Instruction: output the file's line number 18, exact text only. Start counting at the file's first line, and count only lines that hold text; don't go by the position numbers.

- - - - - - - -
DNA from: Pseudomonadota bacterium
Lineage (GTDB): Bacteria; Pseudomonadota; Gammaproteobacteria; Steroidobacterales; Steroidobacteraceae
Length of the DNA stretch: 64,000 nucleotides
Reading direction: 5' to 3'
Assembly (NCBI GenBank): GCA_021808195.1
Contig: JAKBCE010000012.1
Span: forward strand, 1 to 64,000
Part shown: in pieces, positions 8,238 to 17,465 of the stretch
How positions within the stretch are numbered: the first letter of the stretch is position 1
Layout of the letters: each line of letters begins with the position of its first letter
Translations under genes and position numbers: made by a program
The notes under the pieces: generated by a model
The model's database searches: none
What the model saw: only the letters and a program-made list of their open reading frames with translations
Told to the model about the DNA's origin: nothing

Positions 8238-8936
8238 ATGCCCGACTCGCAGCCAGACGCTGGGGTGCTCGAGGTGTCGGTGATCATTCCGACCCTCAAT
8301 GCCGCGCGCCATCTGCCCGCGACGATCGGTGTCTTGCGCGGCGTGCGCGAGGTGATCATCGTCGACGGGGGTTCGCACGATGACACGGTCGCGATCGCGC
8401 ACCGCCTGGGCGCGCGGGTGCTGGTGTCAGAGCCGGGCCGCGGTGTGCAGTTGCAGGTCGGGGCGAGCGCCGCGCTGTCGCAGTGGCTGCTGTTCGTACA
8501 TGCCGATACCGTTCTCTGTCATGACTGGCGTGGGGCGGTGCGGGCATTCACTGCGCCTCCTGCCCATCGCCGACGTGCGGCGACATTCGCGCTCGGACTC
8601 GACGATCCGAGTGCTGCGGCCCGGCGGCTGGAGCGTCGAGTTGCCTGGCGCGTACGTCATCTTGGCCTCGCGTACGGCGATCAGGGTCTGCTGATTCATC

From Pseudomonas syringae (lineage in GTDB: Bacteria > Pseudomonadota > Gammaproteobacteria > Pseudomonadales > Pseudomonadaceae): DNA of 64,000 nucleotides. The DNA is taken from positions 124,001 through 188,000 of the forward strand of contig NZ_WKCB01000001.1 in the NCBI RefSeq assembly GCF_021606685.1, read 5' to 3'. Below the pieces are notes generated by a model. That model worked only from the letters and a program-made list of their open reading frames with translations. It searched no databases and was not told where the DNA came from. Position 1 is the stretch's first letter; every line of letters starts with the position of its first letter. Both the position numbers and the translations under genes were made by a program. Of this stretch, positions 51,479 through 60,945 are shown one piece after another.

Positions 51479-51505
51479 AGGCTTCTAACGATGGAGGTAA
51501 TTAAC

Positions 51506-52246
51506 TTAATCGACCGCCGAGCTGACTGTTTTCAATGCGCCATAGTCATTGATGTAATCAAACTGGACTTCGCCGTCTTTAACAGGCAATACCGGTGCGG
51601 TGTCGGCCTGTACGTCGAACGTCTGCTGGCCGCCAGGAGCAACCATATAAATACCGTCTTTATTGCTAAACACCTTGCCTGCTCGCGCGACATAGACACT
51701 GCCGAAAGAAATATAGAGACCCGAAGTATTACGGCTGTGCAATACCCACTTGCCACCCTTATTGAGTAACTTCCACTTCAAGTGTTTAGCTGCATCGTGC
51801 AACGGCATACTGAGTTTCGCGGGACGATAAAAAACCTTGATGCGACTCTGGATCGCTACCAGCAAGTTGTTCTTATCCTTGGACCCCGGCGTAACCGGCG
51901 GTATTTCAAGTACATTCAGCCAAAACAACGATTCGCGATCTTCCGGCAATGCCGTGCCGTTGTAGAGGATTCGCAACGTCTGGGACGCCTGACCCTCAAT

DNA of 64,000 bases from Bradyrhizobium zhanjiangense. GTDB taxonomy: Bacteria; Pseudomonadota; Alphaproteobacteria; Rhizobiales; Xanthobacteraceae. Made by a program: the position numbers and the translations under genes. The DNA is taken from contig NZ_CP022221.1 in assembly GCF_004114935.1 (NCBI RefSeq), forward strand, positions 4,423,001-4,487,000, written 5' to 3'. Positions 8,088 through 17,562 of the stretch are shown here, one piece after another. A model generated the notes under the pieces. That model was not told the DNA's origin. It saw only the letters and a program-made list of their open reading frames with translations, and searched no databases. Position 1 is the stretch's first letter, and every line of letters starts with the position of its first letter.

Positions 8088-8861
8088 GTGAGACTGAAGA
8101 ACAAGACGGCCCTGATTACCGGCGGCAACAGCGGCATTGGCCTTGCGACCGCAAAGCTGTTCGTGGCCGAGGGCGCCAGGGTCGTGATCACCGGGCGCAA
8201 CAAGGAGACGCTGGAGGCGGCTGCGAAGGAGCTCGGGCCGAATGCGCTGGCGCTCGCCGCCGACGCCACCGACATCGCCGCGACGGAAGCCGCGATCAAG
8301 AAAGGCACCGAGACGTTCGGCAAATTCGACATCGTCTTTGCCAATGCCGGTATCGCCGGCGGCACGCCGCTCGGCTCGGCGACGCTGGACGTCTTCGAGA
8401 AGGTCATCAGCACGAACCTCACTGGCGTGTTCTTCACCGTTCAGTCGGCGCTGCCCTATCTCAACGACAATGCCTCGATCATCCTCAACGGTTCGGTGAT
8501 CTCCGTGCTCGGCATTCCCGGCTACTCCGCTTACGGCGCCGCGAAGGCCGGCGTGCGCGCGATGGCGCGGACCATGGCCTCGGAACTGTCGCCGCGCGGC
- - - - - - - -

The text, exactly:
8301 GCCGCGCGCCATCTGCCCGCGACGATCGGTGTCTTGCGCGGCGTGCGCGAGGTGATCATCGTCGACGGGGGTTCGCACGATGACACGGTCGCGATCGCGC